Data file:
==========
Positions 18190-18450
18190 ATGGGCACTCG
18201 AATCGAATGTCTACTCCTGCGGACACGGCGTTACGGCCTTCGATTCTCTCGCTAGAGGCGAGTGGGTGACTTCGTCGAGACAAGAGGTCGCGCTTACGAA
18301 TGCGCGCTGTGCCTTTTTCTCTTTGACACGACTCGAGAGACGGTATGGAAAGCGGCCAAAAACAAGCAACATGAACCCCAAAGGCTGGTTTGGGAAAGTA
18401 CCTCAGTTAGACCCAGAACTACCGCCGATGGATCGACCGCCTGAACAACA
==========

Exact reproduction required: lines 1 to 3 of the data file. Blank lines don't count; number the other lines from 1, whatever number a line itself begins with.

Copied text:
Positions 18190-18450
18190 ATGGGCACTCG
18201 AATCGAATGTCTACTCCTGCGGACACGGCGTTACGGCCTTCGATTCTCTCGCTAGAGGCGAGTGGGTGACTTCGTCGAGACAAGAGGTCGCGCTTACGAA